Sunday, June 29, 2008
June has been an amazing month for gardens. It has rained nearly every day giving life an easy start to the growing season. I have only had to fill my watering can a 'bakers dozen' times this entire month. Which is helpful because I fill up the watering can in my kitchen sink!
The middle of June always means fresh STRAWBERRIES. When I was younger strawberries signaled the end of school, the beginning of long warm days, sleeping in past 9am and spending every minute outside.
Now that I am older, when my teeth plunge through a fresh Ontario strawberry, I remember those days in the strawberry patch, early, before the sun came up, eating as many strawberries as I packed into little pints with my Mom. I remember the diligent task it was to wash and remove the tops, boiling, jarring... for an entire year of fresh strawberry jam.
I bought these from a local farm, who pick their own berries every morning. I bumped into quite a few people I knew, all of us, patiently waiting in line to take our berries home. Mmmm and a little fresh maple sugar candy!
Beautiful strawberries like this and it being Sunday and all.... this means WAFFLES!
If you have noticed that waffles are a reoccurring item, its true. We eat them almost every weekend, because I can pack so much fiber into them, and they are so 'toppable'!
When mixing dry ingredients for anything you are making. You ALWAYS need to SIFT! I can't give enough praise to sifting. It is the best way to integrate the flour, baking powder, baking soda, salt, spices etc. It takes 8 seconds to sift, and boom! You have made a huge step towards a fluffy baked item. Sifting not only mixes the dry ingredients , it adds air and a lightness to the ingredients that can only be achieved through sifting. Even if you buy a prepackaged pancake mix, or cake mix, or anything. The ingredients have compacted while sitting on the grocery store shelf, so you need to SIFT those too!
That being said. Once you pour in your wet ingredients you want to maintain the light 'airyness' of the batter by FOLDING the ingredients with your spoon.
To fold, swoop your spoon down into the batter from one side to the other, running the spoon along the bottom, then dump the batter remaining on your spoon onto the top of the batter. Then take the spoon out, turn the bowl a bit and repeat. YES it takes longer and it seems silly to be so gentle to something you are going to bake at three hundred and fifty degrees or pour onto a scalding hot waffle iron, but DUDE it is super importanto!
With the combination of sifting and folding you will be blown away with the rise you will get out of your treats.
If you are watching your sugar intake or are a diabetic. I recommend substituting Agave Nectar for Maple syrup, or using a 50:50 ratio. Agave Nectar is a low glycemic sugar substitute that is 4 times sweeter than table sugar. You can mix it in with recipes as a great natural sweetener!
Waffle or Pancake Mix
1 cup Whole Spelt Flour
3 tbsp Flax seed, ground
1/4 cup Xylitol
1 1/2 tsp Baking powder
1/8 tsp Salt
1/2 cup Almond milk
1/3 cup Apple sauce or pured banana
3 tbsp Olive Oil
Cinnamon, to taste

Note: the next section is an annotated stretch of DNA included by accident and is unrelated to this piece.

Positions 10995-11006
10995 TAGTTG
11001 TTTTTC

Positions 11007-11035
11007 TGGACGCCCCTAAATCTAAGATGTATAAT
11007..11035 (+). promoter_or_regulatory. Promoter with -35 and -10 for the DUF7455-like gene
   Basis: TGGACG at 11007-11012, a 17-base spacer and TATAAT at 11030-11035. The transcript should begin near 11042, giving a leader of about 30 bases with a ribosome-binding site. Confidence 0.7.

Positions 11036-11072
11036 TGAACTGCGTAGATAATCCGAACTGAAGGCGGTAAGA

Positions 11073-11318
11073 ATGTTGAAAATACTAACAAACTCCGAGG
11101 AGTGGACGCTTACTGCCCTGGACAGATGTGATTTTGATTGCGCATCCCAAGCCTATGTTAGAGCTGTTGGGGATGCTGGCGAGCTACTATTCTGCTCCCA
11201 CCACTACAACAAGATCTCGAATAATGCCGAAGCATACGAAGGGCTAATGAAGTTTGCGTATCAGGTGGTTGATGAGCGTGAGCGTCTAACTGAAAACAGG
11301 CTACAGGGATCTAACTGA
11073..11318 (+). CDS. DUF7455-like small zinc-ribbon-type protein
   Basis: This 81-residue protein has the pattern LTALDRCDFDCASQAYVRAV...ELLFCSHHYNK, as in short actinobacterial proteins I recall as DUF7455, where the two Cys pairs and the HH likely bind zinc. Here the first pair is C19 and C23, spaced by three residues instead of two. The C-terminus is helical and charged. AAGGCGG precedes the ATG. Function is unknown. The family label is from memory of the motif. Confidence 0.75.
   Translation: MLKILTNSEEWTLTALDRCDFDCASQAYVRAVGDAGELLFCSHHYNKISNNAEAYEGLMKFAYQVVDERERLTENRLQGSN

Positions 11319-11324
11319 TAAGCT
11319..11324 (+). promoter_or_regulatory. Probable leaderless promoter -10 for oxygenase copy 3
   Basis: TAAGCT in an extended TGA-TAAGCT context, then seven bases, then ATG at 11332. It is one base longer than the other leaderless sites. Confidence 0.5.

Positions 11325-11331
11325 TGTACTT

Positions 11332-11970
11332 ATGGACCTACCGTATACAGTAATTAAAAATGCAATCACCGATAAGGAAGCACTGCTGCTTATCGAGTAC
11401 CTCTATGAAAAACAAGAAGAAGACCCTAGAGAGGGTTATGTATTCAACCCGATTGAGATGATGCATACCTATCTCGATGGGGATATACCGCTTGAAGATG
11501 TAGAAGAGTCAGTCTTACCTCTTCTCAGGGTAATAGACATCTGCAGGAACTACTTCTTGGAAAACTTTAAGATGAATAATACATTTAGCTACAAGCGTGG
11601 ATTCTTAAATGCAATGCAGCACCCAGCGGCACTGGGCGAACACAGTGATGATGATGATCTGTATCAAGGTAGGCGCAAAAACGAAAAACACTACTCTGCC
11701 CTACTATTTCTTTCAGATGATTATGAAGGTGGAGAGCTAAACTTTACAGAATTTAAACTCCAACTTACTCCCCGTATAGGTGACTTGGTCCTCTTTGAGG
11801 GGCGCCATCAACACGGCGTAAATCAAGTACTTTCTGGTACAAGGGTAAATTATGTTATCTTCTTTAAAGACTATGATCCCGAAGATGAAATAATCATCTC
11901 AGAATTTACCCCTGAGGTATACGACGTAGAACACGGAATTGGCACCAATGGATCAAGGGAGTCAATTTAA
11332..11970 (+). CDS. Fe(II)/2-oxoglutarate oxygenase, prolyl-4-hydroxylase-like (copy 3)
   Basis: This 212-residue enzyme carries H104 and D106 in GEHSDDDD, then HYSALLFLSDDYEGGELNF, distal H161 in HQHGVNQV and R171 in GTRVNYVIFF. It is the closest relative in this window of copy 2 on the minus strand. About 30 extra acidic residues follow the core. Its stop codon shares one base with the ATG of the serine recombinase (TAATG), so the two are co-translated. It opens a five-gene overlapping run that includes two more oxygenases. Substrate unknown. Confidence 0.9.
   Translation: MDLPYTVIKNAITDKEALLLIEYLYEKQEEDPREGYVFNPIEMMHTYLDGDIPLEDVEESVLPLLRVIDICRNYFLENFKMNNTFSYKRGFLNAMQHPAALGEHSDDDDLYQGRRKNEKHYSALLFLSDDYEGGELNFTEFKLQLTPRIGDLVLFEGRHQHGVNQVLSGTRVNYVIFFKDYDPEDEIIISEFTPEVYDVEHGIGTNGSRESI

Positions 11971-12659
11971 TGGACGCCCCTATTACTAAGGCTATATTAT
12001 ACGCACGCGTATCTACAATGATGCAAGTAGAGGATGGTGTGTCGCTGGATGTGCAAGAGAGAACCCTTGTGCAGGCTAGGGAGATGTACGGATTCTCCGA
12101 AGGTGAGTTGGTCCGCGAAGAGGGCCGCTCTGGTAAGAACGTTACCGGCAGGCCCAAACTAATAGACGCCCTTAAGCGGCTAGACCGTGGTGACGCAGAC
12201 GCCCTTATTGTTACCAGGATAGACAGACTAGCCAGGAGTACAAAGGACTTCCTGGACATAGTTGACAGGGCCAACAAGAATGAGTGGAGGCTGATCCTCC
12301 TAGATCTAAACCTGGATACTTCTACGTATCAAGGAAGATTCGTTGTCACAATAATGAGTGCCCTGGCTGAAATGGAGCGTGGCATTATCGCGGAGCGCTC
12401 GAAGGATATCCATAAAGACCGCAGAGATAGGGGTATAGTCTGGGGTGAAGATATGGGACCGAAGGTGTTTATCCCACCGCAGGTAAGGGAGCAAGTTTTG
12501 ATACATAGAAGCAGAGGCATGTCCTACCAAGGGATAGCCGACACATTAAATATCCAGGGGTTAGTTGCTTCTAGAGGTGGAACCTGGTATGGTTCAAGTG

- In a large bowl, SIFT the flour, baking powder, salt and cinnamon together
- In a medium sized bowl, mix all remaining ingredients together.
- Add wet to dry and fold ingredients together until just combined.
Tuesday, June 10, 2008
Coltrane enjoys it too!
A few tomato, pepper and zucchini plants make up the bulk of the veggies. I also have some sweet and savory herbs to compliment my food all summer long. Scarlett runner beans are training their way up twine against the fence and a few flowers have mixed into the garden as well.
The 'Courtyard' as it is called, at our apartment, was completely forgotten by everyone before we moved in. A rickety old back deck and over grown weeds camouflaged the back area of its potential beauty. We jumped on the area and claimed it as our own. Hours of weeding and arranging and loving the space has really made it what it is today.
I feel very lucky to have this space. We just rent an apartment on the ground floor with no balcony or anything. So the fact that we have this secret little space all to ourselves is such a gift.
Squirrels + Cayenne = plants are safe
City Squirrels are limited to small patches of vegetation, so my garden was quickly a HOT SPOT! No neon sign required to advertise my fresh soil... it was dug up every afternoon without missing a beat. But! A little sprinkle of cayenne pepper over the soil and they have not touched it since. You do have to sprinkle more after it rains but its an inexpensive and natural way to keep them at bay.
When the tomato's and peppers start to arrive I will have to try a solution of hot sauce, dish soap and water in a spray bottle. Spraying this on the fruit is said to be a good way to keep the squirrels from stealing what isn't theirs.
I should say here, that Squirrles have a very good sense of smell, and do not like to experiment with spices! So if your going on a date with one stick to the produce isle and skip the shawarma hut!
I am also going to get a small bird bath, to offer the squirrels some water, because it is said that they steal tomatoes because they are thirsty.
Either way, I have my own garden. What should I name it?